Real Estate Outlook: Consumer Spending Rises
by Carla Hill
The economy in late 2010 may have grown at a quicker pace than some analysts previously thought. The Commerce Department reported that gross domestic product (GDP) was up 3.1 percent in the last quarter of 2010, thanks in part to large rises of corporate profits.
Consumer spending was up as well, this being the eighth straight month of increases. Spending rose 0.7 percent in February. The department also reported that inflation accelerated at its fastest rate since June 2009. Incomes also rose in February by 0.3 percent. Spending, however, is expected to have slowed this first quarter of 2011.
But when it comes to the housing, the good news isn’t spread so liberally. Residential vacancies, largely steeped by foreclosed homes, are depressing sale prices and property values.
And future numbers don’t look promising. Vacancies are up 13 percent over last week’s report, and up 12.1 percent from 2007 levels.
There was one bright spot in the market last week, though. Pending home sales, compiled by a National Association of Realtors’ survey, were up by 2.1 percent in February over the month prior. And while this is 8.2 percent below figures from February 2010, they are still a promising trend.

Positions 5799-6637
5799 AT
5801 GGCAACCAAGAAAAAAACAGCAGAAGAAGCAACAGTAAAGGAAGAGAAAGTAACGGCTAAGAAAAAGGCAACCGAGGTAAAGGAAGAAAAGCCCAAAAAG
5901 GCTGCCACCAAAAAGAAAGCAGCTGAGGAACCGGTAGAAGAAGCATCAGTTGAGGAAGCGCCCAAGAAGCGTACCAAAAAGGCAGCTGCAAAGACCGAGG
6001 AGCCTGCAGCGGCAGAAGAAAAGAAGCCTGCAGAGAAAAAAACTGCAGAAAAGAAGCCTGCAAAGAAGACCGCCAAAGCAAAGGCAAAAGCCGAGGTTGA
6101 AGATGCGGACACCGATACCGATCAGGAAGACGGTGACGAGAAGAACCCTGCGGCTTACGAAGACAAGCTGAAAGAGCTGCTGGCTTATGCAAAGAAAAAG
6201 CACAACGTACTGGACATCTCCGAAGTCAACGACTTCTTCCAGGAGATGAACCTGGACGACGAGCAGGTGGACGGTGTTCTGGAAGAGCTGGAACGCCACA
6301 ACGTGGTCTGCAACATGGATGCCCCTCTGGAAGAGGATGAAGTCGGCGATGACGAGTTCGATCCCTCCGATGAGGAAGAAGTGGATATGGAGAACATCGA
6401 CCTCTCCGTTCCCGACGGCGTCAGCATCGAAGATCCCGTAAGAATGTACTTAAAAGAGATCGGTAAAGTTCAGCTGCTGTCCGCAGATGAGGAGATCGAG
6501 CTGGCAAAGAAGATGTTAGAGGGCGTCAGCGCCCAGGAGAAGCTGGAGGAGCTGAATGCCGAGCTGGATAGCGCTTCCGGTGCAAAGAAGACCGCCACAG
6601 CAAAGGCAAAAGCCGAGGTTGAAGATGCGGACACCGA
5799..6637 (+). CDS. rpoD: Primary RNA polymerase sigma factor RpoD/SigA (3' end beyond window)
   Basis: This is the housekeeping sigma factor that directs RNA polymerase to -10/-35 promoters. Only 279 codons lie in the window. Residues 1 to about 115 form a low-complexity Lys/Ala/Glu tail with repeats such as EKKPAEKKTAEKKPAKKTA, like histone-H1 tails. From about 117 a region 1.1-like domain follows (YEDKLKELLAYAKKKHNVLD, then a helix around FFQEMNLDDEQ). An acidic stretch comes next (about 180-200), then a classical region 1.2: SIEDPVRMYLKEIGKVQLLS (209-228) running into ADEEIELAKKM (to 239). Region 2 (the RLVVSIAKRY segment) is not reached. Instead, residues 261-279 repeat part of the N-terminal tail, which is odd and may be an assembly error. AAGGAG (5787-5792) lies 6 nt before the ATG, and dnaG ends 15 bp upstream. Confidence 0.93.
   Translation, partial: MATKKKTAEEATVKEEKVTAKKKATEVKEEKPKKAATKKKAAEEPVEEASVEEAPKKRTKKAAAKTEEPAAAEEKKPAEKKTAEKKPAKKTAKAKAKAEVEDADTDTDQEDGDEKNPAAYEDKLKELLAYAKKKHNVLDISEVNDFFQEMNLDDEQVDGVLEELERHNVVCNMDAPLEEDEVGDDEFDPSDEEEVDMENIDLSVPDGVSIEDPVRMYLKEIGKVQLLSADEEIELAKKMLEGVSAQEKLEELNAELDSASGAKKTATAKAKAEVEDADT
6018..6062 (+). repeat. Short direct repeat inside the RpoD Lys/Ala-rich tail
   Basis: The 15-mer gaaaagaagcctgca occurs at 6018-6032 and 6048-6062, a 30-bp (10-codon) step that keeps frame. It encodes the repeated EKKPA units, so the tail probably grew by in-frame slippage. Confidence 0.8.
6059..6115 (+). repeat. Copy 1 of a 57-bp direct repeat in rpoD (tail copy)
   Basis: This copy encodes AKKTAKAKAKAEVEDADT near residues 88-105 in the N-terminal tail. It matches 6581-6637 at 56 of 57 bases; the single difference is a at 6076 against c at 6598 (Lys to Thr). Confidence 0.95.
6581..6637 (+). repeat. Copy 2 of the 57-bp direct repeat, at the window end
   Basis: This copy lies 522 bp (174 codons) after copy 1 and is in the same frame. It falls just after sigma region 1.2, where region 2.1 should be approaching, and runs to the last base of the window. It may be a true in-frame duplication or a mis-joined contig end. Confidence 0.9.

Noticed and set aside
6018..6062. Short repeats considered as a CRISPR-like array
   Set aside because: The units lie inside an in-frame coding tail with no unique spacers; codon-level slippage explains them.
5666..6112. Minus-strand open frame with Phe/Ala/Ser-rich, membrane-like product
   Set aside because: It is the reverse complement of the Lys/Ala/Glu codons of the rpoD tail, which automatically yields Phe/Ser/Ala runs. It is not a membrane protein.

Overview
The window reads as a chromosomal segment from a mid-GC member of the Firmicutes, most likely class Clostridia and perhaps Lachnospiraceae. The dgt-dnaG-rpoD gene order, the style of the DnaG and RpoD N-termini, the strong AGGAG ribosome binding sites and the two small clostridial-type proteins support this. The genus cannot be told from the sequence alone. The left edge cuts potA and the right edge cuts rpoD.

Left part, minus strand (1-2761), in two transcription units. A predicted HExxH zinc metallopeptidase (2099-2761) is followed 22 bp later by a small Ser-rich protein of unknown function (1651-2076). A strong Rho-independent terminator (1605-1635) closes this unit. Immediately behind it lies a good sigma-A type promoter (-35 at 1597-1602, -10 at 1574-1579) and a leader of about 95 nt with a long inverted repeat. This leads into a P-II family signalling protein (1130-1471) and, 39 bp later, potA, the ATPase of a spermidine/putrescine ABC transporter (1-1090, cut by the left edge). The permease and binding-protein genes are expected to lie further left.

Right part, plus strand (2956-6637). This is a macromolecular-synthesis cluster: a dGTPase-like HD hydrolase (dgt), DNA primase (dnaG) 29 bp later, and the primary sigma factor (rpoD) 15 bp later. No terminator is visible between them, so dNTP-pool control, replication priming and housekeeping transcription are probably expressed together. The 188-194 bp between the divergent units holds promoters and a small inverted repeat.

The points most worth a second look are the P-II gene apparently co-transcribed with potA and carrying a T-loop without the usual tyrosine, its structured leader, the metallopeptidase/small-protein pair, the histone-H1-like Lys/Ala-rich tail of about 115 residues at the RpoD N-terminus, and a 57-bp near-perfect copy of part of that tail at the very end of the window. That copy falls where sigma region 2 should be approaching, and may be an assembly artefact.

Lawrence Yun, NAR chief economist, says it’s important to look at the market with broad strokes. “Month-to-month movements can be instructive, but in this uneven recovery it’s important to look at the longer term performance,” he said. “Pending home sales have trended up very nicely since bottoming out last June, even with periodic monthly declines. Contract activity is now 20 percent above the low point immediately following expiration of the home buyer tax credit.”
Regionally, the area with the largest increase was the West, up by 7.0 percent. It is the only region experiencing higher levels of pending sales than a year prior. The Midwest wasn’t far behind, with a 4.0 percent rise for the month.
“We may not see notable gains in existing-home sales in the near term, but they’re expected to rise 5 to 10 percent this year with the economic recovery, job creation and excellent affordability conditions providing confidence to buyers who’ve been on the sidelines,” Yun said.